The world’s first above-ground church was founded in Britain by Jesus Christ’s uncle Joseph of Arimathea in Glastonbury in AD 37. Those saints in Joseph’s company founded other churches in Western Europe after departing from each other in Marseilles France.
These early Christians followed the same route to Western Europe that the ancient Israelites had sailed centuries before them bringing word of the risen Christ immediately to the lost sheep of the house of Israel.
‘The Israelite Origins of Europa: the Phoenicians in the West’
‘Scythian Origins: the Lost Tribes in Iran, the Steppe and Europe’
‘Dardan, Danaan and Dorian Origins: the Mediterranean Migrations of Ancient Israel’
‘The New Covenant with Israel’
“the two Bethany sisters, Mary and Martha – their brother Lazarus – St. Eutropius – St. Salome – St. Cleon – St. Saturninus – St. Mary Magdalene – Marcella (the maid of the Bethany sisters) – St. Maxim (or Maximin) – St. Martial – St. Trophimus (Restitutus, the man who was born blind). Mary the mother of Jesus undoubtedly was not left behind.”
The Cardinal’s Annals quote the Acts of Magdalene for the record of the voyage to Marseilles and the preaching of the Gospel in the south of France by the Bethany family. The original manuscript was compiled by Rabanus Maurus, Archbishop of Mayence (AD 766-856), and a copy is in the Magdalen College Library at Oxford, England. Chapter 37, after listing names of those accompanying Joseph, describes their voyaging:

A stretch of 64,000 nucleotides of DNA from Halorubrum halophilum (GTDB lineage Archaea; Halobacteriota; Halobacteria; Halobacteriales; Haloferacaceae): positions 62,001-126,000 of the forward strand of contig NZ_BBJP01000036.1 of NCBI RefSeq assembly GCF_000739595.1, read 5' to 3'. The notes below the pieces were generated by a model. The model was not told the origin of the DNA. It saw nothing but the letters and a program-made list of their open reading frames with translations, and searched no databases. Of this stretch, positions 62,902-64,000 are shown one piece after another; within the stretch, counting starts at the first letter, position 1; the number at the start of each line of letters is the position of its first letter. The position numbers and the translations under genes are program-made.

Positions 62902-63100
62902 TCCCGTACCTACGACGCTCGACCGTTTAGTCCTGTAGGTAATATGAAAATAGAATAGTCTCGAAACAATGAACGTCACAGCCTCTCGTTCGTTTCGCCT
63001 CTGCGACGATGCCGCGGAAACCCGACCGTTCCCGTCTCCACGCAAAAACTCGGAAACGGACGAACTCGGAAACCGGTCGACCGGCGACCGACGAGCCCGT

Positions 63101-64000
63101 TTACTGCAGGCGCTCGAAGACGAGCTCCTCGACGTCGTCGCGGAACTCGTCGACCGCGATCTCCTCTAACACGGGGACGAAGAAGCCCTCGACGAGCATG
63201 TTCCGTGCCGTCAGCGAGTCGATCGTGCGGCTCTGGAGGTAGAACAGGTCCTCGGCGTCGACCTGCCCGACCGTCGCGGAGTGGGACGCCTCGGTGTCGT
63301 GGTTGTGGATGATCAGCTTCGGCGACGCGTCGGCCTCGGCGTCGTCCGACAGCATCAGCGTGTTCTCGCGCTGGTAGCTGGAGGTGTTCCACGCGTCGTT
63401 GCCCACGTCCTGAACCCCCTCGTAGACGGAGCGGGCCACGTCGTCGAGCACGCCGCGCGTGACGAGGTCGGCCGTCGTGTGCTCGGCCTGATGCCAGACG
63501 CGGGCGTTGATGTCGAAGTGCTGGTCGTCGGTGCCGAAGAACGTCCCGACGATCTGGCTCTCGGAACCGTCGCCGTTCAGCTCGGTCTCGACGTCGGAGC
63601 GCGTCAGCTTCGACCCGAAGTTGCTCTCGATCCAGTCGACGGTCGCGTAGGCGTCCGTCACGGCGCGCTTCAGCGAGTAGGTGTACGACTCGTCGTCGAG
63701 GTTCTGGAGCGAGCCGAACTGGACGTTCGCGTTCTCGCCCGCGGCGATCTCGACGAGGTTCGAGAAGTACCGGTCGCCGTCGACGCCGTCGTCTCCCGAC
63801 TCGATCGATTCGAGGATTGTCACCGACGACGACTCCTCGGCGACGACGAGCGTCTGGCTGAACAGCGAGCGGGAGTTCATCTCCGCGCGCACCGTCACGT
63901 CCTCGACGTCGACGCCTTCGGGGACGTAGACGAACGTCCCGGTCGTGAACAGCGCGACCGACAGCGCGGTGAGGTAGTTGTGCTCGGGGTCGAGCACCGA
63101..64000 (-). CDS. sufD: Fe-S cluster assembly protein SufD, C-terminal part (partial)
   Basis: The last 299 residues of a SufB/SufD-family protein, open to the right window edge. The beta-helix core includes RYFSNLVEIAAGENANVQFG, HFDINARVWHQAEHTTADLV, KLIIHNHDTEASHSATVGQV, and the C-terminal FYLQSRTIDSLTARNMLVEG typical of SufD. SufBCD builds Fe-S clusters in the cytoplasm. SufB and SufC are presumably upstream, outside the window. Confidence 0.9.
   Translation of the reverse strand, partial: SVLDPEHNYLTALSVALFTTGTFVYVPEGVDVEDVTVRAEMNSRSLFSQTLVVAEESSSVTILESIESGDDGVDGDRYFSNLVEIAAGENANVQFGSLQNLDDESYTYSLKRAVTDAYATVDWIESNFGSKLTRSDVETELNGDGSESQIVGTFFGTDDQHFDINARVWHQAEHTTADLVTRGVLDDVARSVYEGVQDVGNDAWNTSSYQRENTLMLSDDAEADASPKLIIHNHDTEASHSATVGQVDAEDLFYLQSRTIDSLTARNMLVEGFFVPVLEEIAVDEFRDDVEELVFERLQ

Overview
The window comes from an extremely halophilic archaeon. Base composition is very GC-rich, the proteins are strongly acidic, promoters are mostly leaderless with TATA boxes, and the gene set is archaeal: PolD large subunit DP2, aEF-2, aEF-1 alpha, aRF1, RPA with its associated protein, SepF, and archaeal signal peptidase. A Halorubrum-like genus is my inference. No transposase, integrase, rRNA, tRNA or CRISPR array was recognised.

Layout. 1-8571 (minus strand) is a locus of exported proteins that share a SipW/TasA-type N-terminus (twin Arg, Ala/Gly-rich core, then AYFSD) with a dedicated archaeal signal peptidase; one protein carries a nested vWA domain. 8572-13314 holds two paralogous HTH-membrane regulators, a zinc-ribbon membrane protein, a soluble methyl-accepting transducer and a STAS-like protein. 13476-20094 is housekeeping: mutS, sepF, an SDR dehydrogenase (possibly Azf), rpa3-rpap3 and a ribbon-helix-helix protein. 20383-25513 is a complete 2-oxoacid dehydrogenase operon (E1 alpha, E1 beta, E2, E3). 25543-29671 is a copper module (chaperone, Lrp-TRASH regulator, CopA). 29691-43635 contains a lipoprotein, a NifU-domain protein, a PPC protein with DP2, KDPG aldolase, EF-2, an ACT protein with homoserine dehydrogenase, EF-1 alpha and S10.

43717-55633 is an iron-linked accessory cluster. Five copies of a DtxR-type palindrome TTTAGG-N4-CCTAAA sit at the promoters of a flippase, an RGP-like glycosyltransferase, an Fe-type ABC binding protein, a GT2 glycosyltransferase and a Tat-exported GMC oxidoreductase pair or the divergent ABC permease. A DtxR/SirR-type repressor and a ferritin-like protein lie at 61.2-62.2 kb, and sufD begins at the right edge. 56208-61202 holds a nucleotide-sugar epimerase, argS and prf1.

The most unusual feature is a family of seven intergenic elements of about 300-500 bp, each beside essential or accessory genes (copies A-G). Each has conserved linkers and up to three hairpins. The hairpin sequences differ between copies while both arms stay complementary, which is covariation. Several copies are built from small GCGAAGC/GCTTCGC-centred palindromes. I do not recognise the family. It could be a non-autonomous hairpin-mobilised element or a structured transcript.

“Leaving the shores of Asia and favoured by an east wind, they went round about, down the Tyrrhenian Sea, between Europe and Africa, leaving the city of Rome and all the land of Italy to the right. Then happily turning their course to the right, they came near to the city of Marseilles, in the Veinnoise province of the Gauls, where the river Rhone is received by the sea. There, having called upon God, the great King of all the world, they parted; each company going to the province where the Holy Spirit had directed them; presently preaching everywhere, ‘the Lord working with them, and confirming the word with signs following’.”
Eusebius of Caesarea, (AD 260–340), one of the most comprehensive of ecclesiastical historians, wrote of Christ’s disciples in Demonstratio Evangelica, saying that “some have crossed the Ocean and reached the Isles of Britain.”
Tertullian (AD 155–222) wrote in his work Adversus Judaeos that the Celts of Britain, Spain and Gaul had already received and accepted the Gospel in his own time:
“…all the limits of the Spaniards, and the diverse nations of the Gauls, and the haunts of the Britons—inaccessible to the Romans, but subjugated to Christ.”